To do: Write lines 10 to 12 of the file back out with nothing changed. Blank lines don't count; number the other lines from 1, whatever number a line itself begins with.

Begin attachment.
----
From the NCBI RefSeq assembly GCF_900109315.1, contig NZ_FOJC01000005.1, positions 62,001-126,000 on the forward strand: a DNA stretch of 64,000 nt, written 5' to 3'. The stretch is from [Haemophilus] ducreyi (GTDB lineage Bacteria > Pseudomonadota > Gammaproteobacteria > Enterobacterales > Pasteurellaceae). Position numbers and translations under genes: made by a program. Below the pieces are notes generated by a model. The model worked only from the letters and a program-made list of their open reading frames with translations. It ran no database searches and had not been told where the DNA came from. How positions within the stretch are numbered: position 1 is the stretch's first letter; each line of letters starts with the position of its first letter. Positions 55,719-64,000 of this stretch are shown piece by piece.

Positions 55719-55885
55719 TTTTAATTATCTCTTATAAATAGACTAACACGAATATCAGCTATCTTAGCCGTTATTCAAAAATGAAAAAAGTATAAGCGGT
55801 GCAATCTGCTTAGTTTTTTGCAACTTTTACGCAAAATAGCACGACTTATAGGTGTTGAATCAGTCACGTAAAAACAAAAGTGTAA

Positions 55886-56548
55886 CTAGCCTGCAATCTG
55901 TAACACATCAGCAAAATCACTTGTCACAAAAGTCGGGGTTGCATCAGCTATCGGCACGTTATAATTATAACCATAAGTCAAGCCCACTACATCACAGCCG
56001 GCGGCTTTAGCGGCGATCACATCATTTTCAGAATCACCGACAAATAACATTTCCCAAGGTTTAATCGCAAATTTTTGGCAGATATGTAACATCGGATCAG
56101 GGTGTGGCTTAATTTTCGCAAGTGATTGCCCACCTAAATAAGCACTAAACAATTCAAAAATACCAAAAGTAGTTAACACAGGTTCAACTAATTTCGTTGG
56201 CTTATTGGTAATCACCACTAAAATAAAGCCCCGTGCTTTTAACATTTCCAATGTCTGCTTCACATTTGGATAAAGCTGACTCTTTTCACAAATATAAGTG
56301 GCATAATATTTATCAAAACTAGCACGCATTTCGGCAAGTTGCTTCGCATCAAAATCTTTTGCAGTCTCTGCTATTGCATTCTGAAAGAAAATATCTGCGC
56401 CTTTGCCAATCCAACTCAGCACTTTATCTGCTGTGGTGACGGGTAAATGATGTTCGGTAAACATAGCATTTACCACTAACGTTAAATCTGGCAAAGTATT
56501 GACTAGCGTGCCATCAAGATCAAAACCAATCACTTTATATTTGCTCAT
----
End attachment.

56201 CTTATTGGTAATCACCACTAAAATAAAGCCCCGTGCTTTTAACATTTCCAATGTCTGCTTCACATTTGGATAAAGCTGACTCTTTTCACAAATATAAGTG
56301 GCATAATATTTATCAAAACTAGCACGCATTTCGGCAAGTTGCTTCGCATCAAAATCTTTTGCAGTCTCTGCTATTGCATTCTGAAAGAAAATATCTGCGC
56401 CTTTGCCAATCCAACTCAGCACTTTATCTGCTGTGGTGACGGGTAAATGATGTTCGGTAAACATAGCATTTACCACTAACGTTAAATCTGGCAAAGTATT